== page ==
The news just keeps getting worse for Adobe. After releasing an out-of-band patch for their other 0-day PDF exploit used to jailbreak the iPhone, the people at McAfee discovered malware in the wild exploiting another 0-day PDF exploit. Apparently this exploit takes advantage of your typical buffer overflow exploit (come on Adobe!) but the way it’s exploited is very interesting; it uses return oriented programming.

Return Oriented Exploitation

This is a very clever exploitation technique that subverts all known countermeasures to mitigate exploitation of overflows such as ASLR, compiler stack protection, and non-executable memory regions. It essentially works by using the prior code on the stack as well as well known (not everything is randomized) locations of library routines as building blocks for executing code. The key is that every “building block” must end in a RET instruction, hence the name return oriented.

Suppose after scanning memory we found the following useful “building blocks” (Commented for understanding )

Block 1
   mov	ebx,0x01 # fd = sysout
   leave
   ret
Block 2
	mov	ecx,msg # Some msg (e.g. Hello World)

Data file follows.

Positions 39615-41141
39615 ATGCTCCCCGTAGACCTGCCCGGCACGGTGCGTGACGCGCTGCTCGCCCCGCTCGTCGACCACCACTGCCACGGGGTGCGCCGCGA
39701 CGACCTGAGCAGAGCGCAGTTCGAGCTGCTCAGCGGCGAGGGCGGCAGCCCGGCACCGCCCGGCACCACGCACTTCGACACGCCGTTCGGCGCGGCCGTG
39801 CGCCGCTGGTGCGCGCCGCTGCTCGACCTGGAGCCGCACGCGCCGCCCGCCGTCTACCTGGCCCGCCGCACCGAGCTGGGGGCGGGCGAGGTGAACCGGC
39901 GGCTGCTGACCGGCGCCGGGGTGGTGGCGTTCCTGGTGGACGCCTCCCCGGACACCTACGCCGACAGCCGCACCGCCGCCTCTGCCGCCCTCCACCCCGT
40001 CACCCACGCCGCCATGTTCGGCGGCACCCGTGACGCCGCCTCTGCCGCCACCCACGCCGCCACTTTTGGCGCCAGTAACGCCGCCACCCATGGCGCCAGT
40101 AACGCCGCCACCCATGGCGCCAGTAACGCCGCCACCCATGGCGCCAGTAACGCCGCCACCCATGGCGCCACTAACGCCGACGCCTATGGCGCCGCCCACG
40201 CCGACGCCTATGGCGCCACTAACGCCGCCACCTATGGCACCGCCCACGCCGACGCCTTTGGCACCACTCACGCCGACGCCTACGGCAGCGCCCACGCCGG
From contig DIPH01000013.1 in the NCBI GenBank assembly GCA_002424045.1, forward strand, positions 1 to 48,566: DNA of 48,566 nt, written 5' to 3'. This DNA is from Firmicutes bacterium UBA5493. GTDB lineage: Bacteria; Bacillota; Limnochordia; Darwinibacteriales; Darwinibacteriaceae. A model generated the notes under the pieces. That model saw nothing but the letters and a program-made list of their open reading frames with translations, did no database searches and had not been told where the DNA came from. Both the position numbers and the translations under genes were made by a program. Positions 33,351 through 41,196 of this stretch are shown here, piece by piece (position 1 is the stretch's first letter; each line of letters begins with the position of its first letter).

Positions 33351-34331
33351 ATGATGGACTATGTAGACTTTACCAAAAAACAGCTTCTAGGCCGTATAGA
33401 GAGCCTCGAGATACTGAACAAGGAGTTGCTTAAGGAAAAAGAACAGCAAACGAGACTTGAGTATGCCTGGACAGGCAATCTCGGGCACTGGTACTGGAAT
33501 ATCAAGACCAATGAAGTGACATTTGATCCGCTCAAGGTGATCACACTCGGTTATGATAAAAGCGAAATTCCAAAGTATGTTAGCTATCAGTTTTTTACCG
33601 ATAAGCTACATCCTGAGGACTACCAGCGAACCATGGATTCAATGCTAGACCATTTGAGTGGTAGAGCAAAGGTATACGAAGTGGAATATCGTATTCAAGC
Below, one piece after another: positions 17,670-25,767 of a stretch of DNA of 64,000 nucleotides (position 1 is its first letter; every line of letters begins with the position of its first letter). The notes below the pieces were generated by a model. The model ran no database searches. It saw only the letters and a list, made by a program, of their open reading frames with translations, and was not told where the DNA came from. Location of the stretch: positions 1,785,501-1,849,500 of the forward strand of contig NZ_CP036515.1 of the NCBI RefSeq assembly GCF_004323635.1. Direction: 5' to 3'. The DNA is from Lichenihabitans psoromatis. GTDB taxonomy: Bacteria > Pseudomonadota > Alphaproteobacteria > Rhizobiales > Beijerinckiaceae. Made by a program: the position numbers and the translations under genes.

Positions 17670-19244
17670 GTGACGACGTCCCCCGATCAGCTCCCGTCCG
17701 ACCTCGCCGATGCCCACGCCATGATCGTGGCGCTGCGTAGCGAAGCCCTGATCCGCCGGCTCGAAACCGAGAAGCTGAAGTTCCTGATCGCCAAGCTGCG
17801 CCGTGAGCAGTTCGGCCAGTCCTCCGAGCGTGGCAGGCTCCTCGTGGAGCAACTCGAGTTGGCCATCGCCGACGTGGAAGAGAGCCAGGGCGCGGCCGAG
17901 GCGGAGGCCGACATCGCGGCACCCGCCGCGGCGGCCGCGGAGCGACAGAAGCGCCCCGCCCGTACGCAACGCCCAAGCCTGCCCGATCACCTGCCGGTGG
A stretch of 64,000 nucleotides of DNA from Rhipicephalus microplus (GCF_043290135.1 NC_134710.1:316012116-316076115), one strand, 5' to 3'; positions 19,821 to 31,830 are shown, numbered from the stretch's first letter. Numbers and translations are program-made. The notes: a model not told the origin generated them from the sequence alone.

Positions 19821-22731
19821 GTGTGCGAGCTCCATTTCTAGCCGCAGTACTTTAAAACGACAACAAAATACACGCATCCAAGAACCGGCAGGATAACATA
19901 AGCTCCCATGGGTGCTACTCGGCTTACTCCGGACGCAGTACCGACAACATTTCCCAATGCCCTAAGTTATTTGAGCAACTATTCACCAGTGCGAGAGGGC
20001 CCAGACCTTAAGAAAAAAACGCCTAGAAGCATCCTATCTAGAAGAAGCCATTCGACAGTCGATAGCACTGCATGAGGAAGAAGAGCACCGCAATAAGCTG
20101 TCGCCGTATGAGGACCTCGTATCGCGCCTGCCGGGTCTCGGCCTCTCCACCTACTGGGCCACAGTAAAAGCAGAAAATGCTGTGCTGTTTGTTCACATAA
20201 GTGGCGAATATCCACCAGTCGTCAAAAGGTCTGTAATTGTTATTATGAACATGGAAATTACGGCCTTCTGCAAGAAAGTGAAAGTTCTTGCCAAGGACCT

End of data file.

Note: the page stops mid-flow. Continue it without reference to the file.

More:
mov	edx,len # len of msg
	leave
	ret
Block 3
	mov	eax,0x04 #write syscall
	int	0x80
	leave
	ret

You could construct each of these “building blocks” in reverse order such that the RET address jumped from one block to the next, in essence executing the following code:

	mov	ebx,0x01 # fd = sysout
	mov	ecx,msg # Some msg (e.g. Hello World)
	mov	edx,len # len of msg
	mov	eax,0x04 #write syscall
	int	0x80

You’re exploit would print “Hello World” to standard out at this point (not much of an exploit!).

These types of exploitation techniques seem very hard to defend against. I’d be interested to see what mitigation techniques they’ll come up for to defend this! For more info on Return Oriented Exploitation, check out an excellent presentation at trailofbits.com.